The first time Ian Bell was put under the microscope was back in the 2005 Ashes series when he looked like a rabbit caught in the headlights. Aussie greats Glenn McGrath and Shane Warne made a mockery of Dayle Hadlee's comment that Bell was the best 16-year-old he had ever seen. That series he scored just 171 runs in five matches at an average of just 17.1.
However Bell was still seen to be one of England's brightest prospects and started to improve on the international arena. He scored three centuries in a Test Series against Pakistan batting at number six a year later and continued his progress with an improved performance against Australia, albeit in a 5-0 defeat. Despite this he took a long time to get his One Day International career off and running as he struggled to distinguish quick-scoring stroke-play from rash shots. One of the reasons he found one-day cricket hard was that his position in the batting order always fluctuated and with it so did his role in the side.
In August 2007 Bell finally scored his first ODI century against India; in his 46th innings. Many thought that this would be the turning point to allow him to kick-on and become a one-day regular for England. These hopes failed to materialise as his form in all types of the game began to suffer and he lost his Test place with his average around the 40 mark and question marks over his ability to score runs in a crisis. But he won his place back towards the end of the 2009 Ashes series and proved his worth with a battling fifty on his return.
His career really took a turn for the better during the Test series in South Africa in 2009/10. He scored a match-winning unbeaten 140 in the second Test and a crucial series-saving 78 in the final match as England held on for a dramatic 1-1 draw. His magnificent form continued into 2011, although he continued to struggle to seal a place in the one-day side after a disappointing 2011 World Cup. Nevertheless his form in the longer format of the game was only getting better and he finished the 2011 season with 950 runs at an average of 118.75, including a career-best 235 against India in his final innings of the summer.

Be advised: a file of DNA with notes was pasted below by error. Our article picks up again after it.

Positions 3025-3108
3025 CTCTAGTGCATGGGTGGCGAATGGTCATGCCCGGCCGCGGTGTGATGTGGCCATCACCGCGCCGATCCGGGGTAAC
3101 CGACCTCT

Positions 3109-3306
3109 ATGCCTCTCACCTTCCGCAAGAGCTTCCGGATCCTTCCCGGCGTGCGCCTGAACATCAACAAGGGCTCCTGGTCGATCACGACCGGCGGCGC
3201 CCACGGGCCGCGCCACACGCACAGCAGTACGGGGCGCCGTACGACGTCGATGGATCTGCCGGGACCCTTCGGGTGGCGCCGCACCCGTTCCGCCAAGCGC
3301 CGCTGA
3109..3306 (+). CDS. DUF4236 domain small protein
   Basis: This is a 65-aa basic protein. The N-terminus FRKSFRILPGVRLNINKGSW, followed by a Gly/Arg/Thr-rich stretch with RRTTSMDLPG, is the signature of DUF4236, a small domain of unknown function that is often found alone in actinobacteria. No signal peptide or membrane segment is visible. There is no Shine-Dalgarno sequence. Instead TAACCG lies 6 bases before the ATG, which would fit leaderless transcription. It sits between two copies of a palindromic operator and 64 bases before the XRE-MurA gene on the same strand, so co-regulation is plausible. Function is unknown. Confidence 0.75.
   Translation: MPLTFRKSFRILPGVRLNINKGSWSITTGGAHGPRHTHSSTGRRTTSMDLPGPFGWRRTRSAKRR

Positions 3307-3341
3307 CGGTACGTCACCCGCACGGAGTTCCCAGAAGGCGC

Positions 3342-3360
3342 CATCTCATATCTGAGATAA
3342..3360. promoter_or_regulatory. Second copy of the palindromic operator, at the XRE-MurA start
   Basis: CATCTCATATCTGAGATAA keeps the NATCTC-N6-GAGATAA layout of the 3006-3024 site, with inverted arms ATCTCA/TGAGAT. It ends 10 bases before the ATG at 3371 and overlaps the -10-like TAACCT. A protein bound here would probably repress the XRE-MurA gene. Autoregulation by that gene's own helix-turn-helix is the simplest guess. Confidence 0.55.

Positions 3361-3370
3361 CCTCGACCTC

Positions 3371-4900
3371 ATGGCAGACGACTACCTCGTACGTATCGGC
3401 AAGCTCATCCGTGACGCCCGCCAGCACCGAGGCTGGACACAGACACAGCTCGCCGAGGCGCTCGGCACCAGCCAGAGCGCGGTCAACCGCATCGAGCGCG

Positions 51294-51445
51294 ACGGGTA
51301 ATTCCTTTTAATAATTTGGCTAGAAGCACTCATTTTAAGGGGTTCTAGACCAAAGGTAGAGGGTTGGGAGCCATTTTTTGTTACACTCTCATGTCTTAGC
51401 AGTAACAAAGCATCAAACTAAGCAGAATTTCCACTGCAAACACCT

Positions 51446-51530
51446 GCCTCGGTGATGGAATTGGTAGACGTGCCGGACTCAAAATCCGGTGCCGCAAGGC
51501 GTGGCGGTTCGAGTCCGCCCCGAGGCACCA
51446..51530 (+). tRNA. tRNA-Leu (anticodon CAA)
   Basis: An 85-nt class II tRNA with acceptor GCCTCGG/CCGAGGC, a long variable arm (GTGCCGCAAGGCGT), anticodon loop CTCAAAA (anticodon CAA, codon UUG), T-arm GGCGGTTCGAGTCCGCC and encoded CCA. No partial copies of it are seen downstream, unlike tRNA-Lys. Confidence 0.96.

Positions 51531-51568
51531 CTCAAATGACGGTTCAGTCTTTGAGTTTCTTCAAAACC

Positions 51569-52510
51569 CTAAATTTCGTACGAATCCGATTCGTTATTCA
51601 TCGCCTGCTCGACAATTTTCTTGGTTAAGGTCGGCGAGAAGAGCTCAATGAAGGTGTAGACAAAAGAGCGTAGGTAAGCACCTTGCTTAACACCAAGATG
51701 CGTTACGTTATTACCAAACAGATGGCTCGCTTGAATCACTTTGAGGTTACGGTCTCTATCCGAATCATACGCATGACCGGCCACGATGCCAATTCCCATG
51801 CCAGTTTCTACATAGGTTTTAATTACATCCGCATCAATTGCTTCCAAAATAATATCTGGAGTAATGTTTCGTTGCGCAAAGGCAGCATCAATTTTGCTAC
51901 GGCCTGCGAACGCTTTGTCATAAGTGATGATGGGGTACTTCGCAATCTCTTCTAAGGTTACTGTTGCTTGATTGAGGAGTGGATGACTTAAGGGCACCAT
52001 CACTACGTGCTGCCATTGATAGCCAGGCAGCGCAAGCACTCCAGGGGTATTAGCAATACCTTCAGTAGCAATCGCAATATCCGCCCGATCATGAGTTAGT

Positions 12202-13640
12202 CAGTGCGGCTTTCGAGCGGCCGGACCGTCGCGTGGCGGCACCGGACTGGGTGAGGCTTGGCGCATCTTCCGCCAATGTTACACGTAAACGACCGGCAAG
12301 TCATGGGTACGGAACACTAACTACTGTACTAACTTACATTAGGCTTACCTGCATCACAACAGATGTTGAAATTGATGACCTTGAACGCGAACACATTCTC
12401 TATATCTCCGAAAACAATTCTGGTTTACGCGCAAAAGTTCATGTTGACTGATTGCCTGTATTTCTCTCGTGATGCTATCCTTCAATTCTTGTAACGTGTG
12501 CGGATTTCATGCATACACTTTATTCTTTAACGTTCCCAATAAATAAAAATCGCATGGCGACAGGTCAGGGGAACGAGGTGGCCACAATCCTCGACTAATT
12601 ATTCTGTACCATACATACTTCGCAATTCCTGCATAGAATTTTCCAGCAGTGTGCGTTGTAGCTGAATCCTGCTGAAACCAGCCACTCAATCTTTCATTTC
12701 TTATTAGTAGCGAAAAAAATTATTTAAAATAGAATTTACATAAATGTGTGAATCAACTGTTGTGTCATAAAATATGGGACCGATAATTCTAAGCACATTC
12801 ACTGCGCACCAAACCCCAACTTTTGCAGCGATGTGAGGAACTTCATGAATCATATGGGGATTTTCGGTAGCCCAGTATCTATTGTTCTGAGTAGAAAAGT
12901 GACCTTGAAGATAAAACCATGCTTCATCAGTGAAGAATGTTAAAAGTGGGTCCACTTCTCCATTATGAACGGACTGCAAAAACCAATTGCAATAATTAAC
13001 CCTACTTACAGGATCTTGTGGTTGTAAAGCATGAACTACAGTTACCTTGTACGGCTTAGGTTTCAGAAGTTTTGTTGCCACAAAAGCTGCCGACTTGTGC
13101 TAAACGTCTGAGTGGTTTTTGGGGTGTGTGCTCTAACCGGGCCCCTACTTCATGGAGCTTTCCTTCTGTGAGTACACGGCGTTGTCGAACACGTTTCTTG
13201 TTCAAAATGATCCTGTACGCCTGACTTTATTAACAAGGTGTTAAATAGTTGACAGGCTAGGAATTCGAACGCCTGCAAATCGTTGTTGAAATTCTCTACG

Surprisingly though, that one-day spot continued to elude him as he could not find a big innings. His strike-rate was not high either; at just 74 runs per 100 balls faced. As a result he was left out of England's one-day squad that played on the sub-continent in 2011/12 and did not look like winning that place back. However Kevin Pietersen's shock retirement from ODI's and T20i's gave Bell another shot at securing a place in England's top order.
That shot came today and he took his chance in commanding style, scoring only his second hundred in 105 innings. He scored at over a run a ball and was the lynch-pin in England's excellent total of 288-6, the base for a 112 run win over the West Indies.
Bell feels as though he has improved as a player since he last featured in England's one-day top order:
"I'm a better player now than last time I was at the top of the order. Hopefully I can take my Test match form into one-day cricket now."
Captain Alastair Cook thinks Bell is 'what England need at the top of the order' and "that's why [England] pick people with good technique to try to get through the new ball and play an innings like Bell did. I think he has improved as a player - he has worked his socks off and is getting the rewards."
England are desperate to become more of a force in ODI cricket and Bell's fluent stroke-play at the start of the innings could be just what they have been missing. After the tougher test of Australia later this summer we might know then if the Warwickshire batsman has finally put his one-day demons to bed.